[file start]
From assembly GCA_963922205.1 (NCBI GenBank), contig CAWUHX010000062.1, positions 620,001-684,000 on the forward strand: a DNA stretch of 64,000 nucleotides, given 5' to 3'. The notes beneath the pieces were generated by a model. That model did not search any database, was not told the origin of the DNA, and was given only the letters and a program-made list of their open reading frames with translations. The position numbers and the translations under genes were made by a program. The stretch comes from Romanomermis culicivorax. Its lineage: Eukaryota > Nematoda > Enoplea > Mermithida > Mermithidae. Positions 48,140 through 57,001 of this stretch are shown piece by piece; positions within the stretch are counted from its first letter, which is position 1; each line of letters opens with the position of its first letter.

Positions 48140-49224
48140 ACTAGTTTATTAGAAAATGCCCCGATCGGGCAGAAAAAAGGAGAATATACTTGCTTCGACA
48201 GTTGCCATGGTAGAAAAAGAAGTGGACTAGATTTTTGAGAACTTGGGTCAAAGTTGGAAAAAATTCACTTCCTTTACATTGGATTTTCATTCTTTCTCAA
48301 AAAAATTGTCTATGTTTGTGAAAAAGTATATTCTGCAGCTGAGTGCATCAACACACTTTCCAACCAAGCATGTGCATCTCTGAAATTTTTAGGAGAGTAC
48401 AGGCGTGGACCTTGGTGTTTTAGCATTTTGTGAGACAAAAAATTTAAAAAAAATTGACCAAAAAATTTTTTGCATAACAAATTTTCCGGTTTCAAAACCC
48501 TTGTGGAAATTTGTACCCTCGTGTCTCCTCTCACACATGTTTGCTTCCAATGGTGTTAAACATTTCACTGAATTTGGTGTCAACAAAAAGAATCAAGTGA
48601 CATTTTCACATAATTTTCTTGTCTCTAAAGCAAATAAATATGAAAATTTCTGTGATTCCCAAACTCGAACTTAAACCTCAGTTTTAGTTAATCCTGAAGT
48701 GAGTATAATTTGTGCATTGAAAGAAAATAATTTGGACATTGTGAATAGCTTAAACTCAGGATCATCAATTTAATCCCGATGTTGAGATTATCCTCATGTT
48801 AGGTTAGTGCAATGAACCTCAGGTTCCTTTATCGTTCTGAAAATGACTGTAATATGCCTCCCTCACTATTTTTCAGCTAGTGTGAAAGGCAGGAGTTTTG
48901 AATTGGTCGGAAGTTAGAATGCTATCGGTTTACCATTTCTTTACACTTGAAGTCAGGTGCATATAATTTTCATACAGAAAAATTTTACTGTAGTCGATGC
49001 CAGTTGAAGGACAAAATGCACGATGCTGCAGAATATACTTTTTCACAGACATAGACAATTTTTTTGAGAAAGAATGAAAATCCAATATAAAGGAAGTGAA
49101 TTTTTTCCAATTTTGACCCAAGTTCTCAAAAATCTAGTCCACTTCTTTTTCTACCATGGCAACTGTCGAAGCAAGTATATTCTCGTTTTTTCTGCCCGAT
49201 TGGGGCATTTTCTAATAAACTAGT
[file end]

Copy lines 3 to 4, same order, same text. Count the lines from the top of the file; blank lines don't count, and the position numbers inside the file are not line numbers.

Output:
48140 ACTAGTTTATTAGAAAATGCCCCGATCGGGCAGAAAAAAGGAGAATATACTTGCTTCGACA
48201 GTTGCCATGGTAGAAAAAGAAGTGGACTAGATTTTTGAGAACTTGGGTCAAAGTTGGAAAAAATTCACTTCCTTTACATTGGATTTTCATTCTTTCTCAA